At 30, he is ancient...
He has lived far longer than any of his kind in recorded history...
Born at Brookfield Zoo in 1975, Carver Southern Hairy-nosed Wombat was one the first wombats born outside of Australia. According to published documents on wombats, Carver not only holds the longevity record for his species in a zoo, an older wombat has never been found in the wilds of the outback. The previous longevity record for all three species of wombat in a zoo was held by Carver’s mother Vicky, who lived to the ripe old age of 24 and a half. It is not easy being THE oldest, so Carver has needed some special care. In recent years, he has been treated for cataracts and arthritis and has lost a toe to skin cancer.
But despite his age and assorted health issues, Carver just keeps on ticking. Australia House staffers describe him as very mellow. It is possible that his easygoing demeanor with people is a result of being hand reared by keepers in the ‘70s. His robust diet of chow, carrots, sweet potatoes, and occasional cucumbers belie an age that would keep comparable humans on a liquid diet.
What’s a Wombat?
Since only four North American zoos exhibit wombats, this would be a fair question. Wombats are thick, heavy-bodied animals found in arid to semiarid savannah woodlands, grassland, and low shrub plains in central southern Australia. Wombats are about the size of a medium-size dog, making them the largest burrowing mammals in the world. Their bodies are rounded and compact for life in the tunnels. They have a stubby tail, a flattened head that looks too big for their body, and short, powerful legs. They use their long claws when digging warrens---complex, underground tunnel systems that are the center of wombat life. Each warren is made up of several separate burrows.
Like many animals from the land down under, wombats are marsupials, carrying young (which are only the size of a bumblebee at birth) in their pouch for up to eight months. Once weaned, a baby wombat, called a “joey,” rides on its mother’s back, learning to find food and dig. Even though wombats spend most of their time in tunnels, they still know how to move above ground. In fact, they are known to run at speeds up to 25 miles per hour! Unfortunately for the keepers who work with them, wombats do not corner well at those speeds and often barrel into unsuspecting staff monitoring their enclosure.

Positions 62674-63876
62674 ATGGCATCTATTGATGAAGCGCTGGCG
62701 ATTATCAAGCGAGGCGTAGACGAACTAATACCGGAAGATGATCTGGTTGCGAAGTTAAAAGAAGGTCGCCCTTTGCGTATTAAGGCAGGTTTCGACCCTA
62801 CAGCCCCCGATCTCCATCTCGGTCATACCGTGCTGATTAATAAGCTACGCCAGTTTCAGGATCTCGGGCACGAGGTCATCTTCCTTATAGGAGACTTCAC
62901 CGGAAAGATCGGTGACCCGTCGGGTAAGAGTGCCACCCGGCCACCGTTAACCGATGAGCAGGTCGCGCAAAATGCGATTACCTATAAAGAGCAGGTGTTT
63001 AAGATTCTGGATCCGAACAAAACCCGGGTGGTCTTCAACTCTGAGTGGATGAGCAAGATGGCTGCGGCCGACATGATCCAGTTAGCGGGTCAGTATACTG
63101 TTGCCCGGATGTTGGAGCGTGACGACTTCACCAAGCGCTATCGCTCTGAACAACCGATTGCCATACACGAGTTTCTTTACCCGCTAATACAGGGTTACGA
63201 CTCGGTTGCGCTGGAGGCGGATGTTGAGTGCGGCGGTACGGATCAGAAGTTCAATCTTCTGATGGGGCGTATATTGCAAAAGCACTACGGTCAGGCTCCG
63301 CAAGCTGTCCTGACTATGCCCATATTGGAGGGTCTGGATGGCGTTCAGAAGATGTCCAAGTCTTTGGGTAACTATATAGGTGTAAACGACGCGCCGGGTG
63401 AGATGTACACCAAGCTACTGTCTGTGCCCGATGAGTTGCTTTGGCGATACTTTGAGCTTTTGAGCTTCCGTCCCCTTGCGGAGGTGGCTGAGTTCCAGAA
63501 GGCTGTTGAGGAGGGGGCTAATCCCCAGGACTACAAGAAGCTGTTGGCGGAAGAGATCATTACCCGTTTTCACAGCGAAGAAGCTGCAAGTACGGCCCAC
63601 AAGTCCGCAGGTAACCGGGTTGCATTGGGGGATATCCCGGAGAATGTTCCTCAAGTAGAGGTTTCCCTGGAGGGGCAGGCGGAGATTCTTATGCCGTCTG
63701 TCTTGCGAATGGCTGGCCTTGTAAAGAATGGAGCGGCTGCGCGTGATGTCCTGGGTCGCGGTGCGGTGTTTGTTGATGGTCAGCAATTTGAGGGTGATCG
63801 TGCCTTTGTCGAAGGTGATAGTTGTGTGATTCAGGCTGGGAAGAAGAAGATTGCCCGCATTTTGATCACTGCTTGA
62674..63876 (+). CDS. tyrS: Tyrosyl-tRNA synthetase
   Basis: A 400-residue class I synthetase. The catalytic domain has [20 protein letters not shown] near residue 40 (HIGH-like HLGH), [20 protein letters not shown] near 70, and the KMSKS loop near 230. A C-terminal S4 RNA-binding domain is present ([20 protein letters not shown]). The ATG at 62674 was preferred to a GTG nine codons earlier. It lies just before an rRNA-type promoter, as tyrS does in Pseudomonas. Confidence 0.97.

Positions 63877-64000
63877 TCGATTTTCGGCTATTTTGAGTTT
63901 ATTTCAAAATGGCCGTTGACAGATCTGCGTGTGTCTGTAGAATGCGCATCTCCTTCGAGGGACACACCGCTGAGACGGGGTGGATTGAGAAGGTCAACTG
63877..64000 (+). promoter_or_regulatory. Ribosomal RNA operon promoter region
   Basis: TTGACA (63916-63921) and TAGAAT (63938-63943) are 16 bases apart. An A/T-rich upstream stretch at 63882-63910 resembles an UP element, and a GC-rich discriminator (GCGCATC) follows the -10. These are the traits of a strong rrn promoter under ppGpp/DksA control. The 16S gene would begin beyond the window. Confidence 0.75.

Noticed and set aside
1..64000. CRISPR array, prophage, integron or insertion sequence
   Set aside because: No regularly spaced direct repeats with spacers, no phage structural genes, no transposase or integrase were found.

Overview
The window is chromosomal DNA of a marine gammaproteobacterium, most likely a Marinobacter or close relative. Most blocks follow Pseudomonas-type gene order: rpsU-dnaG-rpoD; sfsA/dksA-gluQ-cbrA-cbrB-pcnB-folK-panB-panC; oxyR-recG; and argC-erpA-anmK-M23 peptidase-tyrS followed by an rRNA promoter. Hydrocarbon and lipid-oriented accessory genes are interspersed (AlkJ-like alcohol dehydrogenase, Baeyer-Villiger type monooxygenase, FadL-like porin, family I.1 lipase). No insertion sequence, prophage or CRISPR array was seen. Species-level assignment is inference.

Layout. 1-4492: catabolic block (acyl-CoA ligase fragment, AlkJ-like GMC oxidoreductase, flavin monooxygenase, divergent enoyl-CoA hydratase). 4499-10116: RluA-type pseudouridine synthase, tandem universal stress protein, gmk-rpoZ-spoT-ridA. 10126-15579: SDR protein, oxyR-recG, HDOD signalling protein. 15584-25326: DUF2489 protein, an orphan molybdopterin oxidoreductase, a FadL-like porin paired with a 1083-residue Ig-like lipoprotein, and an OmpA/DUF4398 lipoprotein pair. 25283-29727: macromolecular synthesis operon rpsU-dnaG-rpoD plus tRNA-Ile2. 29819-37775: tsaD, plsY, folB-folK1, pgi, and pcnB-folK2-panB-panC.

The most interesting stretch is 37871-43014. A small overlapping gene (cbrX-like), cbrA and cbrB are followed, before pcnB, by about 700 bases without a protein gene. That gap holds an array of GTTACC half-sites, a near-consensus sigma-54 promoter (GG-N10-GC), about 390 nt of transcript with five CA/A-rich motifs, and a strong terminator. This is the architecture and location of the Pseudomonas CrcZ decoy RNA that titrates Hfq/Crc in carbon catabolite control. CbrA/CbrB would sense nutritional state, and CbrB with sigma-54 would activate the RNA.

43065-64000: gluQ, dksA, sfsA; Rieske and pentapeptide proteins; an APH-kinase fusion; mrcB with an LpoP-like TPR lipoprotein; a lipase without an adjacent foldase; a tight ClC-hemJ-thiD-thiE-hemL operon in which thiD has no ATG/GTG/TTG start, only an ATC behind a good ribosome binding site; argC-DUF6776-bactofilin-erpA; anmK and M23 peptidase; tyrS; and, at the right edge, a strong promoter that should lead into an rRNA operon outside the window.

Brookfield Zoo has a long history with wombats. In 1975, it was the first zoo outside of Australia to breed southern hairy-nosed wombats---and Carver was one of the first born at Brookfield Zoo. There have been wombat residents in Australia House since its opening, and the zoo initiated some landmark conservation efforts in Australia to help protect them. In 1971, the zoo raised funds to purchase an abandoned sheep station that was home to southern hairy-nosed wombats. These animals were threatened by ranchers who saw the burrowing mammals as menace to their increasing use of the land for grazing animals. The zoo donated the land to the state of South Australia and continued to support restoration and research projects with staff working at the site. Today, the land is known as the Brookfield Conservation Park and is an official piece of the national park system in Australia. More important, the lessons learned at Brookfield Conservation Park have led to millions of acres of degraded pastoral land in Australia being turned into conservation areas.
Carver has been doing his part for wombat conservation, too. At Brookfield Zoo, he participates in an ongoing hormonal study that will help to inform ongoing conservation efforts on behalf of wombats in Australia---particularly the endangered northern hairy-nosed wombats.
Carver Makes His Prediction!
Since Carver's birthday fell on the same day as the biggest football game of the year, keepers put the old adage “with age comes wisdom” to the test. The wombat was given some very special "pregame treats." Carver received two nutritious sweet potato cakes prepared especially for him by the zoo’s chef. The cakes each featured the logo of one of the teams playing in Sunday's big game: the Philadelphia Eagles and New England Patriots. Keepers theorized that, with his amazing wombat wisdom, Carver would go directly to the cake for the winning team! After mulling the choice over for some time, he eventually made his choice. By munching on the Patriots cake first, Carver clearly weighed in for New England. Of course, the Patriots won the game, confirming what everyone already knew---Carver is one special wombat!
Carver is the oldest wombat in recorded history
Carver peaks out of his Australia House burrow
Carver Southern Hairy-nosed Wombat
Most of Brookfield Zoo's early wombat births were hand-reared by keepers---this photo is from 1974.
Hand-reared wombat in the early 1970's
Looking for a gift that people will really DIG?
Purchase a Share the Care package online and help the zoo care for Carver Wombat. Get a personalized certificate, animal photo, and more---just for showing you care.